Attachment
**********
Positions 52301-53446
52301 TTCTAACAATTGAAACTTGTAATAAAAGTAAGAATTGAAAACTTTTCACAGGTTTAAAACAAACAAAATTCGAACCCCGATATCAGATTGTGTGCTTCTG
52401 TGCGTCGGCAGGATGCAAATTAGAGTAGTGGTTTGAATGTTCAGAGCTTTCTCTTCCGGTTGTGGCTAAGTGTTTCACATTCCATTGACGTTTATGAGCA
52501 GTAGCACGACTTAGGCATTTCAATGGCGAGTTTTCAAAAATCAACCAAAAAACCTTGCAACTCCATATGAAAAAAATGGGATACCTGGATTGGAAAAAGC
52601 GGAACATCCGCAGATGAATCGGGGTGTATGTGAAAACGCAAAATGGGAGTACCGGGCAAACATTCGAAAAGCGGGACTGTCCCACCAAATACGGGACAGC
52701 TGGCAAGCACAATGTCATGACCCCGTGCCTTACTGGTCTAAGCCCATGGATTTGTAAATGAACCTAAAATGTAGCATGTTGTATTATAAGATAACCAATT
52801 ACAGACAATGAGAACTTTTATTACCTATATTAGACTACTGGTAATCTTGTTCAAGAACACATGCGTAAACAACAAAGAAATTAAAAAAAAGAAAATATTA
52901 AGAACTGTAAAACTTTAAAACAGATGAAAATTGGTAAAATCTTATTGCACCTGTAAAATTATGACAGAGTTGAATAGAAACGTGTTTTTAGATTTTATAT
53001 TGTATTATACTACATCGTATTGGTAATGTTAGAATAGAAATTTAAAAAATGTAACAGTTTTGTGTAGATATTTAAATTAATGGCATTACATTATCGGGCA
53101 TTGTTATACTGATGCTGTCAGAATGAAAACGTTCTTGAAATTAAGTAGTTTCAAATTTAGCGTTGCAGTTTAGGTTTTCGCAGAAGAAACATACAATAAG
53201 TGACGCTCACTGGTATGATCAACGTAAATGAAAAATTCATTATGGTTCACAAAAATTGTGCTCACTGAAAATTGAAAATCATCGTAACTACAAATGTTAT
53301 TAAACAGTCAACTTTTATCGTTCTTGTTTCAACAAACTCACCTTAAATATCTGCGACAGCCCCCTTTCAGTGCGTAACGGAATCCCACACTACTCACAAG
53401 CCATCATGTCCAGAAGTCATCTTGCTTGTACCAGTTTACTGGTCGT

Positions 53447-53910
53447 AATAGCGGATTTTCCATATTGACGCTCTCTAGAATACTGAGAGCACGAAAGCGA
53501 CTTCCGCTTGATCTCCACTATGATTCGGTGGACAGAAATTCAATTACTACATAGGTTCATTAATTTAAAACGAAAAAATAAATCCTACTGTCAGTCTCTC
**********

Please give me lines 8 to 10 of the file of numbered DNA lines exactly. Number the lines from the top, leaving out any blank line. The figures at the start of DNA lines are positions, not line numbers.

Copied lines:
52901 AGAACTGTAAAACTTTAAAACAGATGAAAATTGGTAAAATCTTATTGCACCTGTAAAATTATGACAGAGTTGAATAGAAACGTGTTTTTAGATTTTATAT
53001 TGTATTATACTACATCGTATTGGTAATGTTAGAATAGAAATTTAAAAAATGTAACAGTTTTGTGTAGATATTTAAATTAATGGCATTACATTATCGGGCA
53101 TTGTTATACTGATGCTGTCAGAATGAAAACGTTCTTGAAATTAAGTAGTTTCAAATTTAGCGTTGCAGTTTAGGTTTTCGCAGAAGAAACATACAATAAG